CHUCK: So one thing that I’m a little curious about, we’ve talked about processes and the advantages of going with processes, especially for MRI. But we keep hearing discussions about threading in JRuby and Rubinius, which have different locking mechanisms that aren’t as, they’re not the global interpreter lock. So, it is a little bit easier to do threading on those. Does Passenger take advantage of any of that? Or is it still spawning separate processes for each worker or whatever?
HONGLI: Passenger, well it depends on which version of Passenger. The open source version of Passenger only supports one thread for process while the enterprise version supports multiple threads per process and you could have as many threads or as many processes as you want. You can totally configure that. So, if you run that on JRuby and Rubinius, then yes you can take full advantage.
CHUCK: Yeah, I was talking to a potential client and he mentioned that I wasn’t living right because I wasn’t using Passenger Enterprise. And I looked at him and I…
CHUCK: My Scooby sense lit up and I was like, “Enterprise?”
JAMES: That’s interesting. So, Enterprise takes the combination of both. You can configure processes and threads so you can basically have the best of both…
HONGLI: Yes, it’s hybrid.
JAMES: Oh, cool.
TINCO: Yeah, it’s actually a fun story that we, back in 2008 we didn’t take the Enterprise very seriously so we got Ruby Enterprise Edition as an ironical name for just something that saves a little bit of memory.
JAMES: And now you have an Enterprise version.
TINCO: [Chuckles] Yeah, now we have…
HONGLI: Yeah, now we actually have an enterprise offering.
JAMES: That’s hilarious.
CHUCK: Do you want to talk about that for a minute? What are the advantages of the Enterprise Edition?
HONGLI: So, we already had the multithreading thing I discussed earlier. There are also more advanced resource control mechanisms. Oftentimes, there might be problems with the application due to bugs or maybe problems in the OS settings or…
JAMES: Whoa, whoa, whoa. You’re not talking about my applications [inaudible].
HONGLI: Oh no, yours are totally perfect.
CHUCK: He’s talking about mine, but I didn’t want to say anything.
JAMES: Oh, alright, just to be clear, okay.
HONGLI: We’re talking about ours. [Chuckles]
JAMES: Sorry, go ahead.
HONGLI: Okay. Sometimes, it happens that for example you have a memory leak somewhere or maybe you have an infinite loop somewhere because you made a typo. That sort of thing happens. Passenger has these safeguard mechanisms that can help keep your server stay alive and defend those things. You can put a timer on your request so that if it takes too long time, then your request is aborted by killing the process, and of course also automatically restart it. Or you can put a memory limit on things so that if something leaks then it doesn’t run out of hand. And then your process just gets [resetted] after that, those kinds of things. And you can have more fine-grained control over the number of processes you want so that you can put quotas on your server per app, in case you have multiple apps on your server.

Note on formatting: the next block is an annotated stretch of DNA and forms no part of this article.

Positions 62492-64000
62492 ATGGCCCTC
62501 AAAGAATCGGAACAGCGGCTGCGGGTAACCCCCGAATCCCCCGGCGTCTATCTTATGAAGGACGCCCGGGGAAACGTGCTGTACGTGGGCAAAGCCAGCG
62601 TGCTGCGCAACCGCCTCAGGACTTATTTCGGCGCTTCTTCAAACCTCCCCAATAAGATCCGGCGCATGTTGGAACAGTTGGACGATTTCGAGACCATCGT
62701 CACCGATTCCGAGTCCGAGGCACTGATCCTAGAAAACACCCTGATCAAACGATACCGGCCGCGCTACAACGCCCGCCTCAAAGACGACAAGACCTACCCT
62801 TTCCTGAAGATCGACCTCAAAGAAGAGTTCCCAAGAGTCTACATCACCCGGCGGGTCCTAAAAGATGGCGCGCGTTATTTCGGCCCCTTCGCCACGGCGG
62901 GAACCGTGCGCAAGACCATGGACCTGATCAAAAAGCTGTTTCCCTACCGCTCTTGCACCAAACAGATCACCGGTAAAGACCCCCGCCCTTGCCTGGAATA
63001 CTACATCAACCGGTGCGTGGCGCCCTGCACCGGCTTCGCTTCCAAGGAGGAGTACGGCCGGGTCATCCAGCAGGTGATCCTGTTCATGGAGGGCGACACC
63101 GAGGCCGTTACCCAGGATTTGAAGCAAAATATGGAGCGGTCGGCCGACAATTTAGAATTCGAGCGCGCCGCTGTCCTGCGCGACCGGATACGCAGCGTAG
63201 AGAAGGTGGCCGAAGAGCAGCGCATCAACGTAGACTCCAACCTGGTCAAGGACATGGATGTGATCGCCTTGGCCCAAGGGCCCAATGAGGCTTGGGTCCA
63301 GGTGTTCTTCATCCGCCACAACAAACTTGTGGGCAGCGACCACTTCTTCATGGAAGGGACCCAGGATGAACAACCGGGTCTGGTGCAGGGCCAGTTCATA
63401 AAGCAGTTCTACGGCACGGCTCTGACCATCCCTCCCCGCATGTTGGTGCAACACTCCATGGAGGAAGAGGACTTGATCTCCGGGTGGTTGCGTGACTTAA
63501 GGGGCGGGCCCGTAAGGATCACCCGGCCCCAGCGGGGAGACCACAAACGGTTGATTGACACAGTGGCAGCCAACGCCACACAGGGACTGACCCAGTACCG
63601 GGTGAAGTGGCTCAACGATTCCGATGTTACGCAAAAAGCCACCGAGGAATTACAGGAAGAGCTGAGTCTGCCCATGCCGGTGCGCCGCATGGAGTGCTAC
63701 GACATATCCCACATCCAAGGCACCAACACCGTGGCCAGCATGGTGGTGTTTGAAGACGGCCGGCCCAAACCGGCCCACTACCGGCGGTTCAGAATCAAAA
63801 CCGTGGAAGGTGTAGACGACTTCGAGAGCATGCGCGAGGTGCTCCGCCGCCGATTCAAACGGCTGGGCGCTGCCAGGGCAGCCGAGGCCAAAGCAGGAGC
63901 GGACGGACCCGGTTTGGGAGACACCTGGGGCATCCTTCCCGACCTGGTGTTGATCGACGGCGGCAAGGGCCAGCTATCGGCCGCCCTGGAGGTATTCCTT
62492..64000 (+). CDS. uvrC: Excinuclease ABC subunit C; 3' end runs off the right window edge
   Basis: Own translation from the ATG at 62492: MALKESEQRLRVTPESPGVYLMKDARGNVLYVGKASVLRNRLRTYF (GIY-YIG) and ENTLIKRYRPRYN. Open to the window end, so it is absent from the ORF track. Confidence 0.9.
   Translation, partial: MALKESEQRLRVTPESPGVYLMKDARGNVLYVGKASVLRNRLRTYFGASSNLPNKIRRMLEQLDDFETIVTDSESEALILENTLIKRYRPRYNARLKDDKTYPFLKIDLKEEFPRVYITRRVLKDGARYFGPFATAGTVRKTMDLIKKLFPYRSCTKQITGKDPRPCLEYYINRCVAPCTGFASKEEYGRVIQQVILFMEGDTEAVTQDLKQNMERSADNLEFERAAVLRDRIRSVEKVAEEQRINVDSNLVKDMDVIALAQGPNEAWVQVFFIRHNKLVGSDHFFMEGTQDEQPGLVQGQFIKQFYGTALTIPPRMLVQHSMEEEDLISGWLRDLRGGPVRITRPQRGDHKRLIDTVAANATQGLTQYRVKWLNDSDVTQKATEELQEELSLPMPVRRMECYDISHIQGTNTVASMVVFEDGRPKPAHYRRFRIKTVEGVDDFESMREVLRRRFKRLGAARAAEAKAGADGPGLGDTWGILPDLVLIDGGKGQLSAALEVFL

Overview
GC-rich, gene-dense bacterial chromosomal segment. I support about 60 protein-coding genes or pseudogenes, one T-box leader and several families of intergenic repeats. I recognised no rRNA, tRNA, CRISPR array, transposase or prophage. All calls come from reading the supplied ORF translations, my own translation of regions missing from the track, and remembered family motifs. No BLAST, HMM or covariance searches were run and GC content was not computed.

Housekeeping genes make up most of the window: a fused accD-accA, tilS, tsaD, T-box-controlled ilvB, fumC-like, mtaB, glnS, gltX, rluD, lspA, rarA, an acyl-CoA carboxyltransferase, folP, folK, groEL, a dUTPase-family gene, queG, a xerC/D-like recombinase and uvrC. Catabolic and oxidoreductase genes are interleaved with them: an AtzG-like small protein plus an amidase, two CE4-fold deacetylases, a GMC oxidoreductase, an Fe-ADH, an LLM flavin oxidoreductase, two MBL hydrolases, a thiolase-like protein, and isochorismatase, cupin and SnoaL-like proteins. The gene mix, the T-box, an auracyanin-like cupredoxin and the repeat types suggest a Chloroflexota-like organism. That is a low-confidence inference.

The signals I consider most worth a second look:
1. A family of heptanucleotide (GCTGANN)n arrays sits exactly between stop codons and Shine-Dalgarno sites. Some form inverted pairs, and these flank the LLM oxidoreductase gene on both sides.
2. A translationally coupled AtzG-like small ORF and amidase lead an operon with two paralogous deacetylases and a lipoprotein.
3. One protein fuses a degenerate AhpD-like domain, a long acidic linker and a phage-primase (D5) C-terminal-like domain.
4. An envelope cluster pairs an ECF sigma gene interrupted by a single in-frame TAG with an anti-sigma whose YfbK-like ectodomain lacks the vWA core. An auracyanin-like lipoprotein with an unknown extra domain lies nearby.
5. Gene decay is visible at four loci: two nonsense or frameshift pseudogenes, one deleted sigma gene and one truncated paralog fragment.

TINCO: There’s also the rolling restarts.
HONGLI: Yes. Rolling restarts is, it allows you to have better continuity for your website. Like if you do multiple deployments a day or something, then by using rolling restarts, your app will not suffer any downtime or delays during a restart.
CHUCK: Can I clarify really quickly? So when you say rolling restarts, are you talking about the process of basically waiting for the worker to finish the request that it’s working on and then restarting and then pulling the next request that it needs to handle?
HONGLI: Yeah, something like that.
JAMES: I think they were talking more about how Unicorn will spawn a new master process and then the old ones die off, which I think is what you were referring to Chuck.
JAMES: And then a new request will come in on the new master, right?
HONGLI: Yeah. When using rolling restarts, the processes will spawn in the background and only when that is done, it will be atomically replaced with an existing process. And that is very quick so that the user does not notice any of the restart time, which may take several seconds normally.
CHUCK: Very nice.
JAMES: That’s interesting.
CHUCK: So, I’m looking at the list here. What do you mean by mass deployment?
HONGLI: So mass deployment is, let’s say you have 15 or 50 websites [inaudible] directory. And you want to deploy them all. You want to put them all online. With mass deployment, you don’t have to write 50 virtual host entries in your web server configuration file. You just type passenger start and then passenger will automatically set up a web server for you that can server all those websites using the folder name as the virtual host name.
CHUCK: So, is it bypassing Apache doing that then?
HONGLI: It is using an Nginx core internally.
TINCO: Yeah. So, it’s using the Nginx API to dynamically add the virtual host entries.